The United States is the only country in the world where there are more civilian weapons than citizens. In effect, there are 120 weapons for every 100 US citizens and according to researchers from the Swiss organization Small Arms Survey even when the exact number of civilian firearms is difficult to quantify for several factors, including unregistered and illegal trade, researchers estimates that US citizens account for some 393 million, which is about 46% of all civilian weapons in the world.
Brazilian President Jair Bolsonaro Friday said that “everyone should buy a rifle” in order not to be enslaved.
Lawmakers in Brazil have watered down pro-gun President Jair Bolsonaro's proposal that would have allowed ordinary people to carry weapons in public.
With its high murder rate and huge armed forces, Brazil has long been in the cross-hairs of foreign weapons makers. Now they have a powerful champion: pro-gun President Jair Bolsonaro. The right-wing former army captain, who relaxed gun ownership laws soon after taking power in January, has raised hopes among foreign firms that his next move will be easing investment restrictions on Brazil's 200 billion reais (US$55 billion) defense sector.
The Trump administration has banned the use of bump stocks, devices that let rifles fire like machine guns, after promising to do so earlier this year. The final date to destroy or turn in the devices is 21 March, said White House Press Secretary Sarah Sanders.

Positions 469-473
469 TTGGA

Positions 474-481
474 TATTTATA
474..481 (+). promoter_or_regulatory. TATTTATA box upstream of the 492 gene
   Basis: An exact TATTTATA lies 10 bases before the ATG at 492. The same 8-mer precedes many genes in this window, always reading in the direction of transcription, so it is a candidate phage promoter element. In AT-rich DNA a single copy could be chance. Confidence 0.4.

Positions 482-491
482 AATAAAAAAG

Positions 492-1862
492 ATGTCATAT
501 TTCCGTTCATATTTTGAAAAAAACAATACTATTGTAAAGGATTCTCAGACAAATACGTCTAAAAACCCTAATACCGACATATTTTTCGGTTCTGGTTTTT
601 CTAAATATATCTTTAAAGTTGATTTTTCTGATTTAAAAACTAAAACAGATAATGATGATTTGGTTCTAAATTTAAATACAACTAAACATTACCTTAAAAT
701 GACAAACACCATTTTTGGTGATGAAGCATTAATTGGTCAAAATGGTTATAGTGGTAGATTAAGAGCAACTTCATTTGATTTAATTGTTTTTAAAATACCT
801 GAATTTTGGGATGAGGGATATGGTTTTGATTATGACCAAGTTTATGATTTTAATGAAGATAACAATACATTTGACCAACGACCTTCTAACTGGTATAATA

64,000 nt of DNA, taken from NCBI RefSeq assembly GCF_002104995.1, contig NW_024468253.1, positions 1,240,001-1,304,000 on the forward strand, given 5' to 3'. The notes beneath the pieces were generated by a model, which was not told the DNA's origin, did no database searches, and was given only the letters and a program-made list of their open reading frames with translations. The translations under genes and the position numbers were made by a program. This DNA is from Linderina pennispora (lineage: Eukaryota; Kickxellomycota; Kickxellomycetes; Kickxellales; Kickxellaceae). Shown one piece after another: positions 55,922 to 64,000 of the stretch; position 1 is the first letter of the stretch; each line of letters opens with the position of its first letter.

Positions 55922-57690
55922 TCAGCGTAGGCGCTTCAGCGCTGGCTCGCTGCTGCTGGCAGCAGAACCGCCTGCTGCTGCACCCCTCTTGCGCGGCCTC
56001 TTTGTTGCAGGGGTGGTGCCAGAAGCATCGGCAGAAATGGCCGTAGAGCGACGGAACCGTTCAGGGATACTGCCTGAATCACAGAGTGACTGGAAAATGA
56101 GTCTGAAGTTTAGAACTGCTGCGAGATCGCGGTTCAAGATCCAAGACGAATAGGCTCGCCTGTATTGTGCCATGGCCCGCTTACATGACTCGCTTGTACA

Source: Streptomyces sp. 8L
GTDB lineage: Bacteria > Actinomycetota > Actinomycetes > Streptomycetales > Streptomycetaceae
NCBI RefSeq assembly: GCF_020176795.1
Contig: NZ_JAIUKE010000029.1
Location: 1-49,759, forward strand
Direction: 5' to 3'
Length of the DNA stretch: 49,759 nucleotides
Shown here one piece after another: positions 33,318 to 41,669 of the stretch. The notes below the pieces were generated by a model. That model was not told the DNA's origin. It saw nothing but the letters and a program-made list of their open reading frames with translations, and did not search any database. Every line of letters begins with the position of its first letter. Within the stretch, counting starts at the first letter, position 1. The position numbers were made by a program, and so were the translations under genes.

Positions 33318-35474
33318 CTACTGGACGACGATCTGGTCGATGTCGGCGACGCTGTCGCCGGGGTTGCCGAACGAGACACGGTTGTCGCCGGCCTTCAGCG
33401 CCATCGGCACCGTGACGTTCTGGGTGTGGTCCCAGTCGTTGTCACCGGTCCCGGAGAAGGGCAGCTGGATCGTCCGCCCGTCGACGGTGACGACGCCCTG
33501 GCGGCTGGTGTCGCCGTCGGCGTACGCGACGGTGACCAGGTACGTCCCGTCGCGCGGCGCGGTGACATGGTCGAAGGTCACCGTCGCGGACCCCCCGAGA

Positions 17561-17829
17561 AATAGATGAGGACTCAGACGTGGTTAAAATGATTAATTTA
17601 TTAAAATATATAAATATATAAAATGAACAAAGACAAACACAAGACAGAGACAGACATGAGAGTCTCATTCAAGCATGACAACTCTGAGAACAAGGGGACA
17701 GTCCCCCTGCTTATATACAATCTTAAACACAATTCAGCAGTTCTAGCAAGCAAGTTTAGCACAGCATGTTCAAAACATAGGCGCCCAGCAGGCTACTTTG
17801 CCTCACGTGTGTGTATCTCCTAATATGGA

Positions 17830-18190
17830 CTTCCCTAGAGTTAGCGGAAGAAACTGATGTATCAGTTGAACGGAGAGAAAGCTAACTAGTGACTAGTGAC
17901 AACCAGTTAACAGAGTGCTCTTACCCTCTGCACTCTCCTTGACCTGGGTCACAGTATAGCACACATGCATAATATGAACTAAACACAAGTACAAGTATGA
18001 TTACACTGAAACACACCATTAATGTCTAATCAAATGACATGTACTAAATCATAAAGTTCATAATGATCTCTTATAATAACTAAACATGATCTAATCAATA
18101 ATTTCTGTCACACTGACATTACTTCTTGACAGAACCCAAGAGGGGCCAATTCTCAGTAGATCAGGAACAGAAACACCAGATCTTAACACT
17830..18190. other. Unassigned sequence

Brazil's President elect Jair Bolsonaro has vowed to push for a change in the current legislation which requires people to justify their need to carry a weapon in order to be given the mandatory license.
Two major US retailers have announced new restrictions on gun sales following the shooting at a Florida school where 17 people died. Dick's Sporting Goods, which has more than 600 shops, said it would no longer sell assault-style rifles, and backed “common sense gun reform”. Walmart later said it was raising the minimum age for anyone buying guns or ammunition to 21 years.
The number of gun owners has decreased over the past year in Chile from 5.3% to 4.9%. Yet one economic sector—the wealthiest Chileans from the socioeconomic level ABC1—continue to buy firearms at an escalating rate.